The City & My Life | AFP – Shiite rebels in northern Yemen caught between a deadly government onslaught and air raids from across the border on Monday claimed Saudi warplanes were using phosphorus bombs against them.
“The Saudi air raids resumed this morning. Saudi combat fighter jets launched intense raids against border areas inside Yemeni territory on Sunday night,” rebel spokesman Mohammad Abdessalam told AFP by telephone.
“The Saudi military used phosphorus bombs during those night raids, burning mountainous regions.”
He said that the raids targeted Malaheez, seven kilometres (3.8 miles) inside Yemen, as well as the border villages of Hassameh and Shida and several villages around Jebel al-Dukhan mountain straddling the border.
“We are always present in Jebel al-Dukhan,” the spokesman said, denying allegations that Riyadh had taken control of the area.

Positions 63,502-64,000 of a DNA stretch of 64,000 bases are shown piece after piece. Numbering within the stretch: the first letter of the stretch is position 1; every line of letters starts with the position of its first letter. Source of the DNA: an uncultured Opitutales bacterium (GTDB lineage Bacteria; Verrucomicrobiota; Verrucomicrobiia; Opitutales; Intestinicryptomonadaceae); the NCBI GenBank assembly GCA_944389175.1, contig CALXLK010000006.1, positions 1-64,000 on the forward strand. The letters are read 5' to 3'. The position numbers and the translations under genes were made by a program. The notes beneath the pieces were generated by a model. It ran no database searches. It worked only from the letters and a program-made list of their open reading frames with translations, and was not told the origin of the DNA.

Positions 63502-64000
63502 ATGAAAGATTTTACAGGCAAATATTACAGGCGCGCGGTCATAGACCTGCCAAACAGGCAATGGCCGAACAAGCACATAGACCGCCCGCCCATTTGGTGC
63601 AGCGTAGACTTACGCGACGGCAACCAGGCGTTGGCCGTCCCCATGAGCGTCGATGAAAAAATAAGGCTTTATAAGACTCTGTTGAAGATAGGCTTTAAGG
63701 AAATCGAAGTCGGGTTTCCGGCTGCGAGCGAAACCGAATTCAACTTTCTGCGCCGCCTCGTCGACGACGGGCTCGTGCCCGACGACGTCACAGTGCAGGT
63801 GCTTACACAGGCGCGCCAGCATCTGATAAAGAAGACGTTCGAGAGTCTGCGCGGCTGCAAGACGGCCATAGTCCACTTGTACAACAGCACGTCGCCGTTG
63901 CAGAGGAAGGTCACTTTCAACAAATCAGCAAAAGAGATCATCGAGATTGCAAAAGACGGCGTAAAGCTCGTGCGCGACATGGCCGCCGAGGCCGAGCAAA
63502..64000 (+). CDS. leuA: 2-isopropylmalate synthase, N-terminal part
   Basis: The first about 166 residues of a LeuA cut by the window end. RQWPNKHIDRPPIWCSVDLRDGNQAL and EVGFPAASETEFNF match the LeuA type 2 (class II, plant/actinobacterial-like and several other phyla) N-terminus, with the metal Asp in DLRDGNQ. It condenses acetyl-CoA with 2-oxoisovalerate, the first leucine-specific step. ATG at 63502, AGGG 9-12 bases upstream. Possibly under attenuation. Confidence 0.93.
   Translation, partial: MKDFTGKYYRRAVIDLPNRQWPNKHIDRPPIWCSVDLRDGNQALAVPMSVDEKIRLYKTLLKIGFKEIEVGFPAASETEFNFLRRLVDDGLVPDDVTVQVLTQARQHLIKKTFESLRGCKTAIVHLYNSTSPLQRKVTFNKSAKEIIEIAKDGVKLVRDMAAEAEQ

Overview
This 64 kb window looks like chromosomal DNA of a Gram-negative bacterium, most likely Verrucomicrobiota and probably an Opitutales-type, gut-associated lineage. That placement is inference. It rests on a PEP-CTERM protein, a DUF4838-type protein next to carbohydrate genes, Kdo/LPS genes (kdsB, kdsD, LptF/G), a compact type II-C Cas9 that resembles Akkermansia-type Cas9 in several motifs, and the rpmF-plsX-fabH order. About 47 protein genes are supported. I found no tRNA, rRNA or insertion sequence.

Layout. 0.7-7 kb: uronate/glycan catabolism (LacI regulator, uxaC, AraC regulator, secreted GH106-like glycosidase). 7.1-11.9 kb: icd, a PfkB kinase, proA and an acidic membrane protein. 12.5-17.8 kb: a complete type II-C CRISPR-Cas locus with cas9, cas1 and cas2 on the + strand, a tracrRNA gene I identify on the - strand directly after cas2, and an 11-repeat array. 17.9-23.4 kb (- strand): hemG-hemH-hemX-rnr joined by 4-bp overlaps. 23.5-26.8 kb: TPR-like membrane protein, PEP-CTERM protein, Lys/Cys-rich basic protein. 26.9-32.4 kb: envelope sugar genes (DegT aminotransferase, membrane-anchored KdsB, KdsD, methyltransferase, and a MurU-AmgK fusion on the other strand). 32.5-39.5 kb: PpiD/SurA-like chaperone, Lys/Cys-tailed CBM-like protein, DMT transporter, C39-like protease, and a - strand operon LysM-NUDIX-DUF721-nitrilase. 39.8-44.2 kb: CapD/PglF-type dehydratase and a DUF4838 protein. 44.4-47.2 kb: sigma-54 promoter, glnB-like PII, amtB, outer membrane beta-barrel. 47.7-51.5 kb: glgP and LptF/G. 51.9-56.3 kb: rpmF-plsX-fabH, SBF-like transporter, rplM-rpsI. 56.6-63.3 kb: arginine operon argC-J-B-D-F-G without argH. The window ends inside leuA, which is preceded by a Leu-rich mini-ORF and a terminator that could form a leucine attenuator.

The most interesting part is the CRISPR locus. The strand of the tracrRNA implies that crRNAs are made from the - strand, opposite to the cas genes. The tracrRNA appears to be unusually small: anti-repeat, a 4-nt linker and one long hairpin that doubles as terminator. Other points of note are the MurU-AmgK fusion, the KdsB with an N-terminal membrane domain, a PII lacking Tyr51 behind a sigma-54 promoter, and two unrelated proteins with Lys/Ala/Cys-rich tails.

“We expect a ground attack,” Abdessalam said, adding that the rebels had captured Saudi soldiers in a recent incursion.
On Saturday the rebels had said, without offering evidence, that they held several Saudis, a day after Riyadh’s deputy defence minister insisted that four missing soldiers had not been captured.
The Saudi authorities insist that attacks by their forces are limited to targeting rebel locations inside Saudi territory.
However, Riyadh has confirmed it launched reprisals against the Yemen-based Zaidi rebels also known as Huthis after they attacked Jebel al-Dukhan, killing one Saudi border guard and wounding 11 others.
The rebels have also accused the Sanaa military of using phosphorus bombs in Operation Scorched Earth, launched on August 11 against their stronghold in the country’s northern Saada province.
Sanaa says its forces do not possess such weapons in their arsenal.
On Saturday President Ali Abdullah Saleh said the campaign against the rebels was only just beginning.
“The real combat only started three days ago,” he said.